Gene study uncovers new 'insight' on NZ kiwi
Despite the years of research and observation already completed on the New Zealand kiwi, we’re still learning new things about the country’s favourite flightless bird all the time.
As it turns out, our precious kiwi bird is colour blind.
This finding was released in the scientific journal Genome Biology, after researchers sequenced the genome of the North Island brown kiwi.
The study points out that the kiwi is the smallest and only nocturnal species in the ratite family, a group that also included the moa, and still includes species such as the cassowary in Australia. Also, the kiwi is part of just 3 per cent of bird species overall that are nocturnal.
This unique feature of kiwis being nocturnal while other ratites are not may be linked to the fact that they are colour blind, as this change in vision is considered consistent with the changes that occur when mammals adapt to nocturnal lifestyles.
As well as this, the researchers discovered that kiwis have a highly diverse set of smell receptors – especially compared with other investigated birds. This excellent sense of smell may help the kiwi to distinguish a much broader range of odours, and therefore help them find safe food sources as they rummage around in the dark.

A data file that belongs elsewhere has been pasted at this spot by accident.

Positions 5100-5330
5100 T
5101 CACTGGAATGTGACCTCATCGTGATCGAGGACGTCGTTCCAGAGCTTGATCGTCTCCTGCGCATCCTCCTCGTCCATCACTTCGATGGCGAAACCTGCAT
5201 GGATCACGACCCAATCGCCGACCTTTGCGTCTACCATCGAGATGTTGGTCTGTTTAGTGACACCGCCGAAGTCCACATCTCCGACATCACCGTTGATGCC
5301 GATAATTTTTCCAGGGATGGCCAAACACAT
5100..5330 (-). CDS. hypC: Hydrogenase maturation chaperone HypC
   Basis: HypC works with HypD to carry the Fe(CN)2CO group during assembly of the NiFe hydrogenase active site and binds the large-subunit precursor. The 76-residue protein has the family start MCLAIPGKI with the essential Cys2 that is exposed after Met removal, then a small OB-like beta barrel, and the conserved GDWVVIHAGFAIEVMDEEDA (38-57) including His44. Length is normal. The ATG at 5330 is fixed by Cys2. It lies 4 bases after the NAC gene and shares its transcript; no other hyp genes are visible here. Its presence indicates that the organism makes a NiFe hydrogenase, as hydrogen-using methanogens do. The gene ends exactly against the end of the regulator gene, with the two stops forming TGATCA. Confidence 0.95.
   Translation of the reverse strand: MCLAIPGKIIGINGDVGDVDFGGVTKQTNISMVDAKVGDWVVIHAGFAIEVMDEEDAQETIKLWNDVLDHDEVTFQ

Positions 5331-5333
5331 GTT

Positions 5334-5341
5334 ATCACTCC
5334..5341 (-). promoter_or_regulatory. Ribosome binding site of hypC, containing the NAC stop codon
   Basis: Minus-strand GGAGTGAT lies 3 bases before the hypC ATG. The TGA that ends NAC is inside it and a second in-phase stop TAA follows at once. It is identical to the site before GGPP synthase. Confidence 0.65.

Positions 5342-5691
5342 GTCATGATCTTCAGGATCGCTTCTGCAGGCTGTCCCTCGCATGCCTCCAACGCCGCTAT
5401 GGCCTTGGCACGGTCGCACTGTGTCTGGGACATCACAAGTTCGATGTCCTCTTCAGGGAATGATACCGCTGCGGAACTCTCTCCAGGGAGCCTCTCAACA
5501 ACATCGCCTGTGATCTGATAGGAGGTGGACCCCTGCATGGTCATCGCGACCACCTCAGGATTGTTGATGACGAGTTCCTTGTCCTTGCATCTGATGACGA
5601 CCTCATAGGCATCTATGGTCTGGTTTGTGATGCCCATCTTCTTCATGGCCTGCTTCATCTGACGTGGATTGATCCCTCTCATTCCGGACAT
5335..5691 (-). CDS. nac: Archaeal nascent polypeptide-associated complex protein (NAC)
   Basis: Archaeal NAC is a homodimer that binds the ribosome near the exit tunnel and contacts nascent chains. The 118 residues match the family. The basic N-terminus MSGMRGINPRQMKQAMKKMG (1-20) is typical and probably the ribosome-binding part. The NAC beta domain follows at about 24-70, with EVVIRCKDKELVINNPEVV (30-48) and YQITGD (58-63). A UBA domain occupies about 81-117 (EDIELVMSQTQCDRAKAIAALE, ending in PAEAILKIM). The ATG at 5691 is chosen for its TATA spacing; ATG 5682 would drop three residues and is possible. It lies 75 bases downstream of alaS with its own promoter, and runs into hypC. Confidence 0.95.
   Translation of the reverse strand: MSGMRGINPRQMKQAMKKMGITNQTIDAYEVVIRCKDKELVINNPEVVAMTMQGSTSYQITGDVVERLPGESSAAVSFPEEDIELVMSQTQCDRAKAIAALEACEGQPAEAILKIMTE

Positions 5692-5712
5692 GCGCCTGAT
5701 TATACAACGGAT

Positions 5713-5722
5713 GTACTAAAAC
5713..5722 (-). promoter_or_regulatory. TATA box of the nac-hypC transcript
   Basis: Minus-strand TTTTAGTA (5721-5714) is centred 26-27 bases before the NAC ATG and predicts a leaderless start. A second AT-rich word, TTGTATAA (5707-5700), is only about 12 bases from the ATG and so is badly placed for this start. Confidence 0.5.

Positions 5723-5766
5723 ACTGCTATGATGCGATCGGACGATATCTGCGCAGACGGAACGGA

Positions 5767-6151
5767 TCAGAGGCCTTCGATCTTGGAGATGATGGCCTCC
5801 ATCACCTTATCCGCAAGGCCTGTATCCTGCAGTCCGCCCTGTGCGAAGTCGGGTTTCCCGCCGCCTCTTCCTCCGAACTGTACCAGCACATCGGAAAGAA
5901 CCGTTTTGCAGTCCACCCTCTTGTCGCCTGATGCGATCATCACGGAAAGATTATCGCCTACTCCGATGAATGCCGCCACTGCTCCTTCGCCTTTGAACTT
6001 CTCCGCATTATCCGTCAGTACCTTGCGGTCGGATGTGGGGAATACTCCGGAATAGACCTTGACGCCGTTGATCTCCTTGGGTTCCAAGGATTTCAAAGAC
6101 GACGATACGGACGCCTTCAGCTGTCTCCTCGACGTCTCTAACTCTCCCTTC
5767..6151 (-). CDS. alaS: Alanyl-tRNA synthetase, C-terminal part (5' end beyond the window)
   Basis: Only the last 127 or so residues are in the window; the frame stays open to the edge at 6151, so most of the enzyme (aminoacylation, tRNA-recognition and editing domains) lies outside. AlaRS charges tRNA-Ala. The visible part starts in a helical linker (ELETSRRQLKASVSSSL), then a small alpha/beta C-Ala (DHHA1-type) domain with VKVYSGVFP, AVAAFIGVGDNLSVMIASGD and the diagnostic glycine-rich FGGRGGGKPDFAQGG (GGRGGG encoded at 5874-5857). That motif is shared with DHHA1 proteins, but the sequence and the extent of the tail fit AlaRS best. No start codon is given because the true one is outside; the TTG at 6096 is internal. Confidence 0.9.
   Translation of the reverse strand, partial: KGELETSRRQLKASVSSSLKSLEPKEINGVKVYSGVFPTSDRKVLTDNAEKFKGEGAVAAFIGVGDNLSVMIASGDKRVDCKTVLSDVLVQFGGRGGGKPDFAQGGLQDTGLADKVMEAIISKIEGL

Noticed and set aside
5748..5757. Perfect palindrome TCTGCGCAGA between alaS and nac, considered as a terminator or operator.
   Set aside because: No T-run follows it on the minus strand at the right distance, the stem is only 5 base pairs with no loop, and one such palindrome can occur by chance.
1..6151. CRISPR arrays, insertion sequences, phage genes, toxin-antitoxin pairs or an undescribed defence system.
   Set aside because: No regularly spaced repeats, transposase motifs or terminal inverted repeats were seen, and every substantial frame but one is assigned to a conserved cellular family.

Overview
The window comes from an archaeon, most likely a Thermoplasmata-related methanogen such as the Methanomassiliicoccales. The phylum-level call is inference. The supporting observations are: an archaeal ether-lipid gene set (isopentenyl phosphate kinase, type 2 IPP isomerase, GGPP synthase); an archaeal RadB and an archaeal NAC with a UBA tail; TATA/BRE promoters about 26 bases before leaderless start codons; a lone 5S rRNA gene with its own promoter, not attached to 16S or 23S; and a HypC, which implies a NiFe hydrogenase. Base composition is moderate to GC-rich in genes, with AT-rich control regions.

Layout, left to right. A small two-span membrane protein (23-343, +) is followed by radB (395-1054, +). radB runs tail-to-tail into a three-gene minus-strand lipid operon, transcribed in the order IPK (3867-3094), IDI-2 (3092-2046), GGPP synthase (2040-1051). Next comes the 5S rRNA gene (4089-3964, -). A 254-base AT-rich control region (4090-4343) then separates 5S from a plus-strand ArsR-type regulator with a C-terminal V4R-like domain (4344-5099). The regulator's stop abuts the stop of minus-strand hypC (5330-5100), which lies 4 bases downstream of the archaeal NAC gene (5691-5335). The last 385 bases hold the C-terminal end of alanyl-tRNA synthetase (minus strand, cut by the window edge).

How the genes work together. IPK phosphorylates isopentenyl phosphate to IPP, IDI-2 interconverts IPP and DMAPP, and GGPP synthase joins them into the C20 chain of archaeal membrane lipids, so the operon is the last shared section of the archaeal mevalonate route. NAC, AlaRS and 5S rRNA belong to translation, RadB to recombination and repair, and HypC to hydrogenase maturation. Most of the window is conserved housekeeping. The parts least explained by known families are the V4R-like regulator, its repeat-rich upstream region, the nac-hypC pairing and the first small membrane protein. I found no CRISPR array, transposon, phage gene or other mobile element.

"These adaptations seem to have happened around 35 million years ago, soon after their arrival in New Zealand, probably as a consequence of their nocturnal lifestyle,” explained Diana de Luc, the study lead author. Believe it or not, this adaptation is considered to be a fairly recent one.
The team of scientists were particularly interested in New Zealand as a place of research due to our geographic isolation. It has led us to be a place unique in our abundance of endemic species of both flora and fauna, which is often why we see birders, scientists, and nature lovers ‘flock’ here from all over the world.
Tristan Cullen - Passionate Conservationist